The next day we cycled off leaving our Christmas companions behind. This day proved a little cooler but not much. By evening we saw lighting off on the horizon. There was a big thunderstorm somewhere but we missed it. Shortly before dark we found a school in the final stages of construction and thought we would find out if we could camp inside it, to save the hassle of setting up the tents. We happened to notice there was a guy in the shower. The shower was exposed to the road since the doors hadn't been installed yet Rather than embarrass him, we waited until he was finished and dressed before we approached him. We asked him if it was OK to sleep in the school and he said we needed to ask the police chief.

We walked up the hill about a half mile to the police chief's house. We assumed that this was to verify who we were for security reasons. We showed him our passport and answered a few basic questions. He asked if we were married and we said "To each Other?". But I said I just liked Stuart as a friend.

He had us write our name and passport numbers in his note book. He also asked us if we had any souvenirs of our country and Stuart reached down into his pocket and gave him some US coins. The campsite resulting from our efforts was not worth it. There was more fauna in that campsite than in an entire jungle. Stuart went so far as to pitch his tent in the school house to provide some protection from the insects, but I went al fresco, seeing it as an opportunity to develop my resistance to the malaria.

Meanwhile, Stuart still spent have the night killing bugs IN the tent. I found that the constant buzz of mosquitoes enabled me to sleep quite soundly, once I fell asleep. Long sleeve pants, shirt and mosquito netting over my head was a definite requirement. I just laid on top of my thermarest, smiling as I listened to the beautiful music provided by the rapidly flapping mosquito wings.

After some morning bread and jam and another cold shower, this time fully dressed so that we had some cooling effect, we started cycling off across the oven of southern Paraguay. Later that day we stopped at a restaurant for lunch and had our first encounter with the wonderful tradition of Mate (Mah-Tay). The owner of the restaurant came out with a chalice made from a gourd with a wide mouth at the top, filled three-quarters full of a loose-leaf tea called Yerba. A long steel straw with a flat spoon-like base with holes in the base was stuck in the cup. The straw was called a bambijo and it is used to filter the tea as you drink with it. He also had a thermos full of tepid water (never boiling for it scalds the tea) which he poured into the Mate cup. Tiny bubbles surfaced on top of the tea. The Mate is passed to one person who slowly drinks it and passes the drained cup back to the Cebador (host) - Not to be confused with a Mate-dor. The cup is refilled with more tea and more water and passed on to the next person. The old used Yerba is not emptied. As the Mate is passed, it is very traditional to make eye contact and hold it until the pass is completed. It is polite to accept at least two rounds of Mate and when you have had your fill, you indicate that you are finished by saying "Gracias". It is very improper to ever set the cup down during this procedure. Often times the mate is left in over night or until the next usage. Mate originated in Paraguay and is drunk frequently and somewhat religiously across Paraguay, Uruguay, Southern Chile, and Argentina. I have never heard of any other place that is known to practice this tradition. The taste is very bitter and some people (although never in Paraguay) will add a little sugar to each Mate. The most wonderful aspect of the Mate ceremony is that it is an excellent social communication. The participants are completely focused on the Mate and are never distracted from the experience. It seems more sacred than the British tea tradition and they drink more Mate the British drink tea.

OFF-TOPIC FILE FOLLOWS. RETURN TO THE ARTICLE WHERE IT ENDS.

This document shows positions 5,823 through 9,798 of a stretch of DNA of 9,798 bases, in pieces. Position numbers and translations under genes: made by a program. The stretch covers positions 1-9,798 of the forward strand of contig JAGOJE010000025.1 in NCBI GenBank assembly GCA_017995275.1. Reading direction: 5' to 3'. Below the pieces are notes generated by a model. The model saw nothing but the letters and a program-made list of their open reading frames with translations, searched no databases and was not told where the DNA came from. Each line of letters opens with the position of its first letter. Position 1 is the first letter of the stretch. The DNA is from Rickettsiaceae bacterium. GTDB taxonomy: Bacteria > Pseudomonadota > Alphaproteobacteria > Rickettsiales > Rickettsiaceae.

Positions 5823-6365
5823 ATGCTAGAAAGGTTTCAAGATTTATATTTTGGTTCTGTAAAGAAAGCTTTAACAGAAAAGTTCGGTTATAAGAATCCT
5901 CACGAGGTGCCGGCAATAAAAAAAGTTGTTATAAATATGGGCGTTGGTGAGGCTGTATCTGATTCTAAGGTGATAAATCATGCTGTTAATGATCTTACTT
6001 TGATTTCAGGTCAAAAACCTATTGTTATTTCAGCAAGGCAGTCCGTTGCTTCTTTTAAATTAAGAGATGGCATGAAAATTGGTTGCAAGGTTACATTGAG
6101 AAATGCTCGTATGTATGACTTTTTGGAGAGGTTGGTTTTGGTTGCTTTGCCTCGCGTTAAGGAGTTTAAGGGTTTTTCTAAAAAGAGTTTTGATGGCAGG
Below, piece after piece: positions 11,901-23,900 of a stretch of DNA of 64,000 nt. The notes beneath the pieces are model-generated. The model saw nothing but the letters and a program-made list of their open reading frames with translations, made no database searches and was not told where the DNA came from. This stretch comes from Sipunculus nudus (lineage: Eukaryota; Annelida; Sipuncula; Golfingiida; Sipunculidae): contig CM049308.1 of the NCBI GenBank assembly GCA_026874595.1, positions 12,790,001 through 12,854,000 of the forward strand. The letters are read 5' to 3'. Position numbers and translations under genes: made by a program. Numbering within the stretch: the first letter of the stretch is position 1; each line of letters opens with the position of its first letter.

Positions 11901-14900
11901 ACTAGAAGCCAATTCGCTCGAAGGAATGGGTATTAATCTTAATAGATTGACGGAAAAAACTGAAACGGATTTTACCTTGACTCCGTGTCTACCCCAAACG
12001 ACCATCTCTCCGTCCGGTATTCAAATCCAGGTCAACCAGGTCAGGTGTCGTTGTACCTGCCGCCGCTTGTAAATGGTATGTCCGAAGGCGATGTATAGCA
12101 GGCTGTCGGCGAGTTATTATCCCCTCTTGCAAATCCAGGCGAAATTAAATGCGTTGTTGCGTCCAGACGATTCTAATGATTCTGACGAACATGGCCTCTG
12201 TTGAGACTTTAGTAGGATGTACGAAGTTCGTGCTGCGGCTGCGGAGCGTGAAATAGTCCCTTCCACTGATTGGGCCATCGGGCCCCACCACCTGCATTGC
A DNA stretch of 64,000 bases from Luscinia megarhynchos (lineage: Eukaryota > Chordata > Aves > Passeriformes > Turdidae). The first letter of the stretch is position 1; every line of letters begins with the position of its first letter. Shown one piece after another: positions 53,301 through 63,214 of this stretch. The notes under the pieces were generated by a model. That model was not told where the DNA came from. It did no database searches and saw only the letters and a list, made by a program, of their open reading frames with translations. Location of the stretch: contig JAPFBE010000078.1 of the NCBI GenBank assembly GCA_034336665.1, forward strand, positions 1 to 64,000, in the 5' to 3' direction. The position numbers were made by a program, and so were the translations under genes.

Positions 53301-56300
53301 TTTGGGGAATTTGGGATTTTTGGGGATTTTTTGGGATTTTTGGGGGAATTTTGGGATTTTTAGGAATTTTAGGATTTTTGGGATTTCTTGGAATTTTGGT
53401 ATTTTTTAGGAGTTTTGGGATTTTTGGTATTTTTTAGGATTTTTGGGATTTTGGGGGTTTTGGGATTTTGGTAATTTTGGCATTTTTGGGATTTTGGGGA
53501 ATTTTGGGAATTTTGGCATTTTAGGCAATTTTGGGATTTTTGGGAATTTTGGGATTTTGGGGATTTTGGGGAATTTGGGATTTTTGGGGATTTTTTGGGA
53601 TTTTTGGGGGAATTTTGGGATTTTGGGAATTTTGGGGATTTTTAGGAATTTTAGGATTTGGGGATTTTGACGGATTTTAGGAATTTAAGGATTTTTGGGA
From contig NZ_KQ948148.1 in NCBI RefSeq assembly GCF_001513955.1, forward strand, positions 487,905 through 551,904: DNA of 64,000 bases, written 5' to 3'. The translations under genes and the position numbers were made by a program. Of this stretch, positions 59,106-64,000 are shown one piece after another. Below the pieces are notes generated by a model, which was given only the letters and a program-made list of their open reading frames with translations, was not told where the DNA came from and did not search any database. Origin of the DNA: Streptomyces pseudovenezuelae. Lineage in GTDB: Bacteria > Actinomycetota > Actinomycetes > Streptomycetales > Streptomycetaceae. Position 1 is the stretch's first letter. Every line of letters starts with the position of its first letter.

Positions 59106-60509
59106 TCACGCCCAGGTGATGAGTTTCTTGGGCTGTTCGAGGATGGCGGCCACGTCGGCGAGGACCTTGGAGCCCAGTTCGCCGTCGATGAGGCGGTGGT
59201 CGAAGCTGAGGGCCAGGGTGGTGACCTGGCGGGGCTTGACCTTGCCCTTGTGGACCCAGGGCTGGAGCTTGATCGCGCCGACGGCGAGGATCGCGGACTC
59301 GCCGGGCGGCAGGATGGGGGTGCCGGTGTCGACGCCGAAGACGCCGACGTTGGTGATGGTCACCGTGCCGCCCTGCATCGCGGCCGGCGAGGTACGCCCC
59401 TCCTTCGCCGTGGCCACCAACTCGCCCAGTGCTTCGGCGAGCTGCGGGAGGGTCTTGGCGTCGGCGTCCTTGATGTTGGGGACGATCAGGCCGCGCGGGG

Almost everyone we encountered that were traveling by car carried Mate, a thermos, a tea kettle and a small stove with them. In poor areas, people would simply make a small fire and place the kettle on the hot coals. They sure do take their Mate seriously in these here parts.

It's unfortunate that Paraguay has so little to offer geographically and it's far from everywhere and very expensive to fly into. As a result, very few people visit Paraguay which is a country rich in tradition and pride.